I suppose most people see the cultural landscape as a feudal one – a lone, high tower representing the great artist, dominating a plain inhabited by everybody else. We talk of the Age of Beethoven or perhaps of Brahms and Wagner or Haydn and Mozart and in so doing get a rather distorted view of what really went on. Britain for the longest time seemed peculiarly susceptible to the inability to hold more than one composer in its head at any one time. Elgar crowded out his contemporaries. Vaughan Williams overshadowed several interesting composers. Britten did the same, blotting out even such formidable figures as Walton and Tippett. Britain, of course, isn't alone in this. For some reason, people want to know the Absolute Best, rather than the merely wonderful.
The concept of absolute best holds almost no aesthetic attraction or interest for me. Further, I find it without any valid practical consequence. If I listen to only the Absolute Best, I wind up listening to only one work, a dismal thought. I view good composers as individuals. In my ignorance, I hold Vorisek as a fabulous composer, whose music gives me something I like that's not what any other composer's music gives me. To call one better than another is like asking me which of my family I like best.
Havergal Brian lived during one of the most vital periods of British music, the so-called British Renaissance, which scholars tend to date from Parry and Stanford. Fine composers cover the ground, and not just the big names: Delius, Ireland, Bridge, Holst, Leigh, Chagrin, Cooke, Goossens, Delius, Bax, Arnold, Alwyn, Addison, Leighton, Rubbra, Berners, Clarke, Joseph, Dyson, Sorabji, Smyth, Foulds, Scott, Maconchy, Grainger, Jacob, Frankel, Searle, Rawsthorne, Maw, Brian himself, and the list goes on. Brian heard a staggering amount of it, as well as composers from the continent. He recognized the genius of Mahler and Bruckner as soon as the early 1900s. On one side or the other of the edge of poverty all his life and with no substantial recognition of his music until near its end, he made his meager living as a musical journalist and copyist. The journalism got him free tickets to performances, and the reviews provide the proof that he went to as many as he could.
This book documents a major composer's thoughts on his contemporary countrymen. Brian writes lively, if not especially distinguished prose, and I suppose a Brian fan would get the most out of it. Even so, it conveys a sense of exciting times that should interest devotees of the British musical century in general. Malcolm MacDonald is a selfless editor, zealous even in the thankless task of checking dates and programs, since Brian relied mainly on his memory to write on events taking place decades beforehand.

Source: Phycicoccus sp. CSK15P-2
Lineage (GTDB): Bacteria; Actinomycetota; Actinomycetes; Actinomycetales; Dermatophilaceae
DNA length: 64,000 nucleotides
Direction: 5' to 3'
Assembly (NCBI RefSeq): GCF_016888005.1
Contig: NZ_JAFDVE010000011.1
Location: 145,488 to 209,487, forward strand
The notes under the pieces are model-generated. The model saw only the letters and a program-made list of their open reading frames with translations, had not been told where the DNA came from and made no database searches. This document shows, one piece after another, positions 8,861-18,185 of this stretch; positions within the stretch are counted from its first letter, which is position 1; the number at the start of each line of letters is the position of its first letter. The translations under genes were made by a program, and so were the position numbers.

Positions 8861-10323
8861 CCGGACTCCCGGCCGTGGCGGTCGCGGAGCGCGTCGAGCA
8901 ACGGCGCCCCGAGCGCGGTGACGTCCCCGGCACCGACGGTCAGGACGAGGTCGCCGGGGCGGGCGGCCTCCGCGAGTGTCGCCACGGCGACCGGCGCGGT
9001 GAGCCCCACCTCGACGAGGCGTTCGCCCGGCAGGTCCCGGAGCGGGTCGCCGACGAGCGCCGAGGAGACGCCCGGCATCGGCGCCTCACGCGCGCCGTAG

Some of Brian's articles penetrate to the heart of certain works. I've not read a more insightful critique of the Vaughan Williams "Pastoral" symphony until Michael Kennedy's. The symphony remains one of Vaughan Williams' works which least accomodate the new listener. The articles on Delius make a strong, effective case for that composer, pointing out where at least some of his attraction lies. The articles on Elgar interest me mainly because of Brian's identification with the older composer as an outsider from the North trying to crack the powerful London cultural market. Yet, even here, Brian's knowledge of Elgar's music runs wide and deep, encompassing even such relatively little-known works as The Black Knight and The Apostles. The articles show Brian's profound acquaintance with his subjects. You know he could quote measure numbers if necessary, but in general he pitches his essays to the general musical reader. There is little in the way of musical type or technical terms.
Two of Brian's enthusiasms – Granville Bantock and Josef Holbrooke – haven't lasted well. I find Bantock's music over-inflated and hot-house-humid, and I explain Brian's sincere affection for it in terms of cultural history – the Edwardians' attempt to break through what they felt as the stultifying Victorian proprieties, particularly in regard to sex. This comes out in a fondness for languorous orientalia and for Celtic primitivism. Holbrooke's music I flat-out dislike – pretentious, over-serious, and (most deadly of all) Artistic, although I admit that his obnoxious and ultimately unstable personality could have influenced my reception of his music. Or perhaps his music simply bores me. Of course, I haven't heard nearly as much as Brian of Holbrooke's music, and I certainly don't know it at Brian's level of detail. Apollo and the Seaman (if Holbrooke had any sense of humor at all, he would have avoided that title) gives me less real music than almost any song by Warlock and goes on for far longer.
At any rate, Brian's take on British music most impresses me because the point of view is so wide. He obviously knows what's going on in the rest of Europe and has taken much of it in. Thus, we get an oulook wider than any particular faction, circle of friends, or manifesto. Toccata Press plans six volumes, with the second volume devoted to Brian's writings on contemporary music on the continent. I look forward to the whole set.
Copyright © 1999 by Steve Schwartz.